Sha    113

 

Confused52,

From the example case I posted earlier,

"The inquiry’s view was that the charity should have known that a commercial company would only purchase the property if it had good reason to believe it would secure enfranchisement or successfully negotiate a change of use."

Now, if charity trustees are expected to have that degree of common sense, wouldn't you expect CNT to?  I think most people would.

 So, if CNT didn't put a future profit share clause on the sale to Satnam they could be 'responsible for serious mismanagement' 

On the other hand, if they did put a clause on the sale and are due a very large profit share if the site is developed, don't you think in the interests of 'openness and transparency' that this should be made public knowledge?

Share this post


Link to post
Share on other sites
fugtifino    73
21 hours ago, Confused52 said:

Sha,

You ignore the option that the low price you suspect ( have you checked the title at the land registry?) may have reflected their opinion that it was not use for housing because of poor access. Looking at the 1989 CNT map of developments proposed in Warrington it certainly did not figure as an area planned for any development. Of course, being inside the New Town Boundary meant that it was non Green Belt. You may be just flying a kite as indeed Satnam could be. The price obtainable for housing on small scale developments must be high enough to cover the costs of what they have spent so far and a reasonable profit otherwise a sane businessman would have given up by now.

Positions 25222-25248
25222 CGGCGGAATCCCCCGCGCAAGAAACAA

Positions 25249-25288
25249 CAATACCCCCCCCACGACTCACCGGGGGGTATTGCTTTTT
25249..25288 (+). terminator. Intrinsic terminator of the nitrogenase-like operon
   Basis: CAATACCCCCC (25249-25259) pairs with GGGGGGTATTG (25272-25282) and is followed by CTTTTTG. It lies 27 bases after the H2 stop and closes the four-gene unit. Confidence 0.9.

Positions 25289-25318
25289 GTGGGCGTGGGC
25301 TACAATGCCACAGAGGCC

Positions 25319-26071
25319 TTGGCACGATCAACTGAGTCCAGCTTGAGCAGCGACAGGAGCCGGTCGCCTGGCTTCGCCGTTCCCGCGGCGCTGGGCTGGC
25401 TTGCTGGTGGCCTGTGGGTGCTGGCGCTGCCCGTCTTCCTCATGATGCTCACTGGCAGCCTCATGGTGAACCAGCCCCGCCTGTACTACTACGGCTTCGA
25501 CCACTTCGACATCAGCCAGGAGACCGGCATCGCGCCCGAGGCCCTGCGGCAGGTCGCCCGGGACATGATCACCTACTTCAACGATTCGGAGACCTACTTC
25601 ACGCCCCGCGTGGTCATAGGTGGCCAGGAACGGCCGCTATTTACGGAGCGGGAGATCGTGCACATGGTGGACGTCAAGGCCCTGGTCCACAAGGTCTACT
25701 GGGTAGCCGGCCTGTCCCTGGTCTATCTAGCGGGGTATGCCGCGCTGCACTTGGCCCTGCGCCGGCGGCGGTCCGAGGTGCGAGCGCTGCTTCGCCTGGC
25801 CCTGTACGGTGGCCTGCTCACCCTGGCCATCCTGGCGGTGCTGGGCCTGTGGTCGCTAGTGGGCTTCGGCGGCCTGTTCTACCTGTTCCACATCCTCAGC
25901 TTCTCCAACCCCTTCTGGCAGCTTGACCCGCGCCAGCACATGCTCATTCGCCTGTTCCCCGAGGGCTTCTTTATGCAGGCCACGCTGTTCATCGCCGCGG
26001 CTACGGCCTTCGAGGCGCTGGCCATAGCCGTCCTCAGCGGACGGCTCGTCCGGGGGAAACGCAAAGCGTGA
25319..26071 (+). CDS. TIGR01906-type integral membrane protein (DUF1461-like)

Do you know how the WRDC came in to possession of the land at Peel Hall. Was it as part of the RAF base or compulsory purchase? Personally I have seen no evidence of compulsory purchase so there is no New Town Planning permission in force as far as I am aware. Do you know different?

Neither the council nor New Town have ever considered this land suitable for development, largely because of the access problem. Obviously, Satnam does.

For a short period of time it was designated as Green Belt, but Satnam appealed and was successful in having it removed.